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China lets expats trade stocks, but they're in no mood to buy

Foreigners living in the country are taking a wait-and-see approach, but the number of such investors may rise once kinks are ironed out

While it's largely a symbolic gesture, lifting the ban on expat traders is part of China's push to integrate local financial markets with the rest of the world.


AMADO Trejo, a business consultant from Mexico who's worked in Shanghai for a decade, says he's in no rush to buy Chinese stocks once a ban on trading by expatriates ends this week.

"Everything begins as an experiment in China - there will be mistakes," the 36-year-old said, explaining that he'll wait for regulators and brokerages to iron out any kinks before jumping into one of the world's most volatile markets.

Starting Saturday, most foreigners living in China will be allowed to open local brokerage accounts for trading yuan-denominated A-shares.

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Expats interviewed by Bloomberg News are taking a wait-and-see approach, echoing the gloomy mood among Chinese investors who've pushed the nation's US$5.7 trillion stock market to within a hair's breadth of its low during an epic crash almost three years ago.

While it's largely a symbolic gesture, lifting the ban on expat traders is part of China's push to integrate local financial markets with the rest of the world. In the last few years, new trading links with Hong Kong have given foreigners unprecedented access to Chinese shares, and regulators may open a connection with London later this year.

Expats will gain access to hundreds of smaller companies tied to China's growing consumer and technology sectors - many of which lack overseas listings and are inaccessible through the exchange links.

The government has been opening to expat investors in steps. Permanent residents and foreign employees of domestically listed companies who live in China have had access to brokerage accounts for years.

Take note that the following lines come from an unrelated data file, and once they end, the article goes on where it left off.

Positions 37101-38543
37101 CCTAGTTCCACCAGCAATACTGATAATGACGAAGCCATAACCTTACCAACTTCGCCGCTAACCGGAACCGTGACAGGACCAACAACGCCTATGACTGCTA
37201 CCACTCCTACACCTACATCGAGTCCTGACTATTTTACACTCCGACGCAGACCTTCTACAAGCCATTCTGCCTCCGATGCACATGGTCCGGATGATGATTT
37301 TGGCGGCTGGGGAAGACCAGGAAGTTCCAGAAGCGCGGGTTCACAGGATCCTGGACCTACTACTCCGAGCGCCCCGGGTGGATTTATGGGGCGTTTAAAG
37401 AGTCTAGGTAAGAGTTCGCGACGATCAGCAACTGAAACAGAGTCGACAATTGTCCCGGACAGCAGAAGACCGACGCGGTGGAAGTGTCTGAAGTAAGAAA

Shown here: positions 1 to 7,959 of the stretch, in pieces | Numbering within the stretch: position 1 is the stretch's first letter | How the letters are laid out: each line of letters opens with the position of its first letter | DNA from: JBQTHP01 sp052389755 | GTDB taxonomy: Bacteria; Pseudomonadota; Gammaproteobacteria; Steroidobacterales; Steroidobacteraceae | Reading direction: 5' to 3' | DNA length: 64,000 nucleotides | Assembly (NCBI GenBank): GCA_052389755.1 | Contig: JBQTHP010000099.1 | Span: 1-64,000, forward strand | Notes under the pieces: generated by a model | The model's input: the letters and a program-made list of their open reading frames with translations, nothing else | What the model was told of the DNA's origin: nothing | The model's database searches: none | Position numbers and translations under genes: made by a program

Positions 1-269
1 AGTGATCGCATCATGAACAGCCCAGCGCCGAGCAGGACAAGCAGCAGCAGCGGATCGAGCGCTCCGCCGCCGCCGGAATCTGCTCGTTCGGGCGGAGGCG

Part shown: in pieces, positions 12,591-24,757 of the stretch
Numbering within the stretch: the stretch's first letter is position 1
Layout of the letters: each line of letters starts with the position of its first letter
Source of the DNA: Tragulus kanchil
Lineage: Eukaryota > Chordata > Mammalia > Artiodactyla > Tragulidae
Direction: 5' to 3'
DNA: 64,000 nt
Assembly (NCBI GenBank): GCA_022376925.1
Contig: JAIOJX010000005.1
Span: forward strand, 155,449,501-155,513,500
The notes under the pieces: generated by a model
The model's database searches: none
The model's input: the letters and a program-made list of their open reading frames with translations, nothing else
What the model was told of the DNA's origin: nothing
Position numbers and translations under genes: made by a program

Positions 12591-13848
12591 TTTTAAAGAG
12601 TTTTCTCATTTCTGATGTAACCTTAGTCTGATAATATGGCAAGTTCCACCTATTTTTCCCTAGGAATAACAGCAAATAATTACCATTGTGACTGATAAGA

The changes going into effect on Saturday will expand that right to residents from 62 countries or territories that have cooperation agreements with China, including Hong Kong, the US, Britain, Singapore, Australia and Japan.

Minimal impact

"It's a symbol of opening up and connecting with international markets more than anything else," said Zhu Zhenxin, director of research at Reality Institute of Finance in Beijing. "In terms of fund inflows, the impact will be next to nothing."

There were about 900,000 expats working in China as of 2016, according to the official Xinhua News Agency. That compares with the more than 140 million Chinese nationals who have brokerage accounts and make up more than 80 per cent of trading on domestic exchanges.

Greg Van den Berg, a Belgian who owns a fintech startup in Beijing, says he's interested in trading Chinese stocks but wonders whether brokerages will offer English-language help or trading apps. "Adding Chinese stocks will diversify my portfolio and I would likely do so, but it depends on the hassle of opening an account."

Marketing blitz

Several local firms are taking steps to make the process easier. GF Securities Co and Everbright Securities Co said they're training workers and upgrading software to help expats open accounts. Sinolink Securities Co said staff at its brokerage outlets will help non-Chinese speakers fill out forms and learn trading rules. Soochow Securities said it's planning a marketing blitz, targeting expat business owners and foreign shareholders of Chinese-linked firms though the local association of listed companies in its home city of Suzhou.

"There may be a wait-and-see period," Shanghai-based Sinolink Securities Co said in response to questions from Bloomberg News. "But with increased media exposure and as brokerages perfect the procedures for opening up an account, the number of expat investors may increase."

China's securities watchdog has cracked down recently on insider trading and market manipulation to boost investor confidence and transparency, but it's not enough for Elliot Zaagman, an American who's worked for eight years in Beijing as an executive coach. He says the world's largest emerging market is still too wild for his taste. "Even Chinese investors say it's a rigged system," Mr Zaagman added. "I'm not putting my money in, that's for sure." BLOOMBERG